Biden's no-win immigration problem
President Biden's struggles with the chaos at the border are partly of his own doing. But no president in recent history — including Donald Trump — has faced an immigration crisis of the scale that Biden has.
Why it matters: Biden was elected after promising to end harsh limits that Trump imposed on immigration. Almost immediately, the president was trapped by a humanitarian and political crisis.
- Republicans quickly seized on the issue, characterizing Biden's more lenient policies as "open borders."
- Progressives and immigration advocates who had backed Biden's election quickly proved unappeasable and critical of the administration's policy decisions, as waves of migrants poured toward the southern border.
- Current and former Biden administration officials say dysfunction and slow decision-making from the top added to what felt like an intractable situation.
The big picture: The reality at the U.S.-Mexico border over the last three years is unprecedented — back-to-back-to-back records for migrant encounters by U.S. Customs and Border Protection officials.
- Millions of people — 2.5 million crossings last year — have shown up at the border, many of them having survived journeys not just through Mexico, but from Central and South America and beyond.
- The Darién Gap — a 100-mile-long mountainous jungle separating Colombia and Panama — once "served as a real barrier for people from the rest of the world," Migration Policy Institute president Andrew Selee told Axios.
- Now, "there's a routine built up that allowed half a million people to go through last year."
Many of the migrants have come from nations that have little experience with or refuse to accept deportation flights from the U.S. — nations such as Venezuela, Cuba and Nicaragua.
- These new groups of migrants have encountered a border system stuck decades in the past. One example: Border Patrol stations designed for Mexican adults — not families from Central America.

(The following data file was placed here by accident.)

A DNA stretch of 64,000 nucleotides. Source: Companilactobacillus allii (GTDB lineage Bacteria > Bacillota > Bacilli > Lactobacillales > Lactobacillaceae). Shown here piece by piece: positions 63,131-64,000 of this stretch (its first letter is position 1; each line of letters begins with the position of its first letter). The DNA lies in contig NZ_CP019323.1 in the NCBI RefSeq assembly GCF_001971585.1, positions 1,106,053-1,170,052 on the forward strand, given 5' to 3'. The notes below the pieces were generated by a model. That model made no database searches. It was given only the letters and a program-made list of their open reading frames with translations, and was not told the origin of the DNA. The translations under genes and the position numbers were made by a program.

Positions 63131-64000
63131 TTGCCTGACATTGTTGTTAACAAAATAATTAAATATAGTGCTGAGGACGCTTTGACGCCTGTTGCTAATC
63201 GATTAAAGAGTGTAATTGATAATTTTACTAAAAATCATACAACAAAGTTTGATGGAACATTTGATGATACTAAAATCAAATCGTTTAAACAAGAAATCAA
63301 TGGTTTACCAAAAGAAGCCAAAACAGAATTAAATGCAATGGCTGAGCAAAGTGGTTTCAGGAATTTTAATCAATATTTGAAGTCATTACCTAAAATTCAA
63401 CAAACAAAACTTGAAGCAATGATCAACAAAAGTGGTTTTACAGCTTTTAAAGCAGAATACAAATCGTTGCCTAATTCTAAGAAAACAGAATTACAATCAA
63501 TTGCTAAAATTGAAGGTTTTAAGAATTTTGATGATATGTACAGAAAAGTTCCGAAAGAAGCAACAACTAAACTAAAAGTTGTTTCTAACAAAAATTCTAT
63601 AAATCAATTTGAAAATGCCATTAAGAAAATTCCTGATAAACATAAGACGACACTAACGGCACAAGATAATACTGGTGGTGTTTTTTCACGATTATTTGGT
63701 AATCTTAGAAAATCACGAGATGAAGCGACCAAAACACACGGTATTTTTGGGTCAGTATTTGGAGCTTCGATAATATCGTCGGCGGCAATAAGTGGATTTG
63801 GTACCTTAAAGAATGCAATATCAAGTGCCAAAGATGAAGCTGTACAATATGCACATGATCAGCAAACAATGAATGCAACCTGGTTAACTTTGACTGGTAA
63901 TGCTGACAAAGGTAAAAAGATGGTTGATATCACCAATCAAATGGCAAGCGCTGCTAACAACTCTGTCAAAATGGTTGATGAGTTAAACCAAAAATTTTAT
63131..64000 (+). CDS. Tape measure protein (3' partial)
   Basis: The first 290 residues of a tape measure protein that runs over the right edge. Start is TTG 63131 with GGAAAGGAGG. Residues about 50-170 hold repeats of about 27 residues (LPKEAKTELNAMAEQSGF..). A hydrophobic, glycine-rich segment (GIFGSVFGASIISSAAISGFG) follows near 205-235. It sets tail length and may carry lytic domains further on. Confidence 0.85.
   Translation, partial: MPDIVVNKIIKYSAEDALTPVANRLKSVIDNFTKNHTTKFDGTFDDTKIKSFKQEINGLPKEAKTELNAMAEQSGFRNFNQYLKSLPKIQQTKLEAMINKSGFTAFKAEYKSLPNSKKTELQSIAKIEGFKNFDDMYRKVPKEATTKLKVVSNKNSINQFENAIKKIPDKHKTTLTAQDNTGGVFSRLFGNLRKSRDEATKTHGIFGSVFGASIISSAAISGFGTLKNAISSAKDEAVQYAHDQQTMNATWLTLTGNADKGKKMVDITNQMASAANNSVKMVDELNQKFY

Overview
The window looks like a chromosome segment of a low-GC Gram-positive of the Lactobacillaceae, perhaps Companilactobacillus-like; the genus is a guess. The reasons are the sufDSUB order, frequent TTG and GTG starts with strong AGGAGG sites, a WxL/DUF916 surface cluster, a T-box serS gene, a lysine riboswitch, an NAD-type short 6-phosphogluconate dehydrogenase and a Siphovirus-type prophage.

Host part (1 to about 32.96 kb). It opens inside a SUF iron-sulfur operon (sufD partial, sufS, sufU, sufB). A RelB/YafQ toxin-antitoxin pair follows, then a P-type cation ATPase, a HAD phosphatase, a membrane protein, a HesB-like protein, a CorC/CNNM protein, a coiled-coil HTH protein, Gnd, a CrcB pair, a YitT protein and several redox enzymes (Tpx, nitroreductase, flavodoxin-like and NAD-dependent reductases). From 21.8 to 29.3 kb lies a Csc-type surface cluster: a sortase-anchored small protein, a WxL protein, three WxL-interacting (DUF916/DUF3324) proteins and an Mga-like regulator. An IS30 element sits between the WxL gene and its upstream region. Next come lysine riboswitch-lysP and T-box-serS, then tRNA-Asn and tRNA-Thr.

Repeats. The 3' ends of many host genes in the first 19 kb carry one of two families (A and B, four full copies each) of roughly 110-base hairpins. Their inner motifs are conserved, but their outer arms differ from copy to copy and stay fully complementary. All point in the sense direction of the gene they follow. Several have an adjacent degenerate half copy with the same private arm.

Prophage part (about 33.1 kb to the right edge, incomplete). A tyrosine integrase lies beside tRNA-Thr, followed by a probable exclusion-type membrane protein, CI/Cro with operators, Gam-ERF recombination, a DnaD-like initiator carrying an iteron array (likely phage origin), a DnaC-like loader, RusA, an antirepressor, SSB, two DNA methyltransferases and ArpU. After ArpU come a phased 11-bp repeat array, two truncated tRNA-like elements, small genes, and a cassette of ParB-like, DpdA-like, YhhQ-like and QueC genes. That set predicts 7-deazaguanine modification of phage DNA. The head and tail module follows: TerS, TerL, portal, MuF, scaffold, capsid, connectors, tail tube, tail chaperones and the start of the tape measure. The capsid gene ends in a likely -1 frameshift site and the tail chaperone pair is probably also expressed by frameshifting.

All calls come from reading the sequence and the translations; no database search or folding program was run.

- There's now a backlog of 3 million cases in U.S. immigration courts — more than 1 million of them involving people who have already filed for asylum.
Between the lines: When he took office in January 2021, Biden also had to deal with baggage from the pandemic and the Trump administration.
- Border numbers had already been climbing for months.
- COVID-19 restrictions limited space in shelters and detention facilities.
- Trump imposed several restrictions on asylum and curtailed the U.S. program for refugees. When Biden took office, hundreds of children remained separated from their parents because of Trump's family separation policy targeting those who illegally crossed the border.
Zoom out: Biden, now up for re-election, is caught between a rock and a hard place.
- On the left, progressive and immigration groups were morally outraged at how Trump's administration treated immigrants. They pinned their hopes on Biden, applauding his early actions to reverse Trump's policies.
- As the border crisis worsened and Biden adopted some Trump-era restrictions on immigration and asylum, Biden's relationship with those groups soured.
They criticized Biden's use of Title 42 to rapidly expel migrants at the border without a chance at asylum, as well as the president's eventual embrace of tougher border policies such as asylum limits and fast-track deportations.
- White House and Homeland Security officials initially held regular calls with advocates to seek advice and discuss immigration challenges. Those do not happen as frequently anymore, sources familiar with the situation told Axios.
- "The scale is just enormous," one former government official told Axios, describing the challenge at the border. "The advocacy world that's focused on this has not shifted with that reality."
On the right, Republicans are putting the squeeze on Biden. They have campaigned relentlessly on the "chaos at the border" — only to walk away from a bipartisan border deal in Congress that included concessions from Democrats.
- GOP support for the plan collapsed after Trump opposed the bill. The border has long been a key campaign issue for him.
- Meanwhile, House Republicans are moving toward a historic impeachment of DHS Secretary Alejandro Mayorkas for his handling of the crisis.
- The Republicans' narrative has found its mark: 70% of Americans disapprove of Biden's handling of immigration.
The bottom line: "We have a broken system in immigration," Sister Norma Pimentel, who runs migrant shelters in South Texas, told Axios.
- "It has just become such a political platform for election rather than to address the actual reality at the border."